To measure the power in watts with an instrument having a dynamometer movement, the stationary field coils are connected in series with the line. Thus, the field flux depends on the current. The moving coils are connected across the line so that the moving coil flux is proportional to the system voltage. Figure 11–10 shows a typical wattmeter circuit. The resistor is connected in series with the moving coil. It can be shown that the instantaneous torque is proportional to the product of the instantaneous field current and the instantaneous moving coil voltage. The average torque for a whole cycle is proportional to the average of the power pulses. This means that the pointer deflection is proportional to the power as expressed by the following equation:
Operation of the Dynamometer Wattmeter
The operation of the dynamometer wattmeter is shown by the wave patterns in Figure 11–11. In Figure 11–11A, the current, voltage, and power waves are shown for one cycle when the current and voltage are in phase. Note that the power curve at any instant is positive. When the current and voltage are in phase, the field flux and the armature flux increase and decrease together. These quantities reach their maximum values at the same time. The deflection of the movement pointer represents the average of the product of the instantaneous voltage and current. This value is the true power, in watts, for the circuit.
Figure 11–11B shows the current, voltage, and power relationships for a circuit where the current lags the voltage by 30°. In this case, the field flux and the armature flux do not reach their maximum values at the same time. The field flux reaches its maximum value 30° behind the maximum value of armature flux. This means that the torque never reaches as high a value as in the case where the current and voltage are in phase. Instead, the torque always has an average value corresponding to the product of the voltage, current, and power factor. Figure 11–11B shows that the average value of the power is less than the value shown in Figure 11–11A for the condition of the current and voltage in phase.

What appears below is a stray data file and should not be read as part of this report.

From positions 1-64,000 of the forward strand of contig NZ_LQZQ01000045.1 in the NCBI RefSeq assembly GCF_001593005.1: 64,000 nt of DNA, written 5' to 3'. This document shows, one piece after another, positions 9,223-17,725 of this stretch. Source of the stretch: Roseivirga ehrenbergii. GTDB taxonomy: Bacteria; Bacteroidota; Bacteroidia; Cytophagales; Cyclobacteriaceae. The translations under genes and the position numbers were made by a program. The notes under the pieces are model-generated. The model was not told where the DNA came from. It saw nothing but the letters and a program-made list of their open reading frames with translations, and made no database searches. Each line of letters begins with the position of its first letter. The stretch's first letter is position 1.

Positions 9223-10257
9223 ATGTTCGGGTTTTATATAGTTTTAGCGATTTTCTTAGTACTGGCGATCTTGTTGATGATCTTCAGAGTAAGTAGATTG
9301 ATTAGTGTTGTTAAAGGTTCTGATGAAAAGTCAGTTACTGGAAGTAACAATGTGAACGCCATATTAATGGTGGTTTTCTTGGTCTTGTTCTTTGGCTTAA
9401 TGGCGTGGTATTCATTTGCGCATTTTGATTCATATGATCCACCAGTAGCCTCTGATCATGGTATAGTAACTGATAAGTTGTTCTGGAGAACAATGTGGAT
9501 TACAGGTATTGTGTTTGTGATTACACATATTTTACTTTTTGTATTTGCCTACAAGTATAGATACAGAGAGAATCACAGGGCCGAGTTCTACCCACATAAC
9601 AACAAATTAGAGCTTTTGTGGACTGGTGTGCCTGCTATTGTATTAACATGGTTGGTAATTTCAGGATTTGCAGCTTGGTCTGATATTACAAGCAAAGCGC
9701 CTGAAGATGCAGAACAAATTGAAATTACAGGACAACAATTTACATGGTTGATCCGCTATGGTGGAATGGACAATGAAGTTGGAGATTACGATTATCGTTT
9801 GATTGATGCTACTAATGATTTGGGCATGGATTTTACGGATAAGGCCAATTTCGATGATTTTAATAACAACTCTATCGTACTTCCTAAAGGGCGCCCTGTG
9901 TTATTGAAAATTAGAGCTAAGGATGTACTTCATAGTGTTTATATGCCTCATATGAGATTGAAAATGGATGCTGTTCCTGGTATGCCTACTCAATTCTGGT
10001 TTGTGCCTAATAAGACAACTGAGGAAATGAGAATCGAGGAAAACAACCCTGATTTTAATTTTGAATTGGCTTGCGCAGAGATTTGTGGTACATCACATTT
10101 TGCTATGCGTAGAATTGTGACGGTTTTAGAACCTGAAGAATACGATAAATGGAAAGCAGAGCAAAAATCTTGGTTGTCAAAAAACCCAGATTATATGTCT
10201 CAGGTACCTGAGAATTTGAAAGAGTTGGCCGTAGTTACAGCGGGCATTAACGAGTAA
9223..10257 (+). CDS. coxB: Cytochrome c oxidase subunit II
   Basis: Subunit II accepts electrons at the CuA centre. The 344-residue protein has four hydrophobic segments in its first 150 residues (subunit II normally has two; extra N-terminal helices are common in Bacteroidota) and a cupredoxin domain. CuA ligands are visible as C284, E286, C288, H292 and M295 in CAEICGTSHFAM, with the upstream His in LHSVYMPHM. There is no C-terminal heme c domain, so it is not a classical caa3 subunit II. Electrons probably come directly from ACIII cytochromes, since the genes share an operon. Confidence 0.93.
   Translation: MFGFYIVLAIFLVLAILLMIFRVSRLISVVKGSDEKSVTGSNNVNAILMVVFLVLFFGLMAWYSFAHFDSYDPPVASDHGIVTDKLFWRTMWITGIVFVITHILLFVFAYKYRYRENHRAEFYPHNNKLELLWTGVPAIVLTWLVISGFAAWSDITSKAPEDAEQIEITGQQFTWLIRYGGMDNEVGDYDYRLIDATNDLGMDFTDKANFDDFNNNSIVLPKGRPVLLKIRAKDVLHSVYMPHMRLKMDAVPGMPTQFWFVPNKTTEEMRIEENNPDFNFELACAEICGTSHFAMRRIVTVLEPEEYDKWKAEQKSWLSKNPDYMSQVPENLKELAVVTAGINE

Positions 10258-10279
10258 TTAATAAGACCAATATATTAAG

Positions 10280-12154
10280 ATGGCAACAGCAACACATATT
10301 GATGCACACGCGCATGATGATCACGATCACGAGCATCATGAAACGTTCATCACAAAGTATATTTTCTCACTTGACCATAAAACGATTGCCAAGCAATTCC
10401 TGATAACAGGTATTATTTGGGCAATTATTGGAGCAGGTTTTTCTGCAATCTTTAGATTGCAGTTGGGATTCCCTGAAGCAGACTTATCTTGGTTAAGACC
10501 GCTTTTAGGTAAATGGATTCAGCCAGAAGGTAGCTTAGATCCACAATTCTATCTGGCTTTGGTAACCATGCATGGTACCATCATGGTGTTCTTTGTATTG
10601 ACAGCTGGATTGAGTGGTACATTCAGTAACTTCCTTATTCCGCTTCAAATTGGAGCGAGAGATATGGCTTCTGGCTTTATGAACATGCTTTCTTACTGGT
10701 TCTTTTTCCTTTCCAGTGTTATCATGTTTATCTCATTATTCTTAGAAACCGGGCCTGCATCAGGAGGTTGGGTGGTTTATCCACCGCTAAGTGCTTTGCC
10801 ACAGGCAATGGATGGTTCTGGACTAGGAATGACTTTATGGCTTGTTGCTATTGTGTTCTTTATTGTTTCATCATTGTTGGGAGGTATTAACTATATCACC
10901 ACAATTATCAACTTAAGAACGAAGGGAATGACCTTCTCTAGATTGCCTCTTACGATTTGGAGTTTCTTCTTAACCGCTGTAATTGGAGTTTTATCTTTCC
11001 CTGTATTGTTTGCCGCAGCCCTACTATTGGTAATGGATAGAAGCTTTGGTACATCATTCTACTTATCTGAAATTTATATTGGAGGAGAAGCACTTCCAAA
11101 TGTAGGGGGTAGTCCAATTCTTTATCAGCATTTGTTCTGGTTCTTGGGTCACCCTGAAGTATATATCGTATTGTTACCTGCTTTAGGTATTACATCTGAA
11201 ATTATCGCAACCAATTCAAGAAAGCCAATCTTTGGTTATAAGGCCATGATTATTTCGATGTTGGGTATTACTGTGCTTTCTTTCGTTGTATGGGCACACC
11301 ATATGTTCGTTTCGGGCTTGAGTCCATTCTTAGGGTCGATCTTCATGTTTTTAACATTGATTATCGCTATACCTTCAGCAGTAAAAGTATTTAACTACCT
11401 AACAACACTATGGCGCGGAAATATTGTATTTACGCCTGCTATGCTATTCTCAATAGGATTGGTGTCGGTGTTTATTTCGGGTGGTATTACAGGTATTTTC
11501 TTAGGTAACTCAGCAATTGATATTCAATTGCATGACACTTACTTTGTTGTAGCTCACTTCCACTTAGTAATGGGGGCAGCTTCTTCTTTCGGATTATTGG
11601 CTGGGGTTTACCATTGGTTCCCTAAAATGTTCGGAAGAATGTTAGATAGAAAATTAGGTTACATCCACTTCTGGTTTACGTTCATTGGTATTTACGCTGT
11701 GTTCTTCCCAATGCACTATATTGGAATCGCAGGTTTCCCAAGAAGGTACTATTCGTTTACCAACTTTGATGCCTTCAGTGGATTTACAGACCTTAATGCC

In Figure 11–11C, the current, voltage, and power are shown for a circuit where the current leads the voltage by 30°. The wattmeter indication is the same for this case as for the lagging current condition. Again, the average torque on the movement of the instrument is determined by the product of the instantaneous current and voltage values. Therefore, Figure 11–11C shows that the average value of the power is less than the value shown in Figure 11–11A for the condition of the current and voltage in phase.
When connecting an instrument having a dynamometer movement, the technician must consider the instantaneous direction of current in each of the coils. This direction determines the flux, which, in turn, specifies the direction of the deflecting torque.
The diagram in Figure 11–12 shows the marking (±) next to one of the terminals of
the potential coil circuit (the armature) and also one of the terminals of the current coil (the field). These terminals are connected to the same side of the line to ensure that the deflec- tion has the correct direction.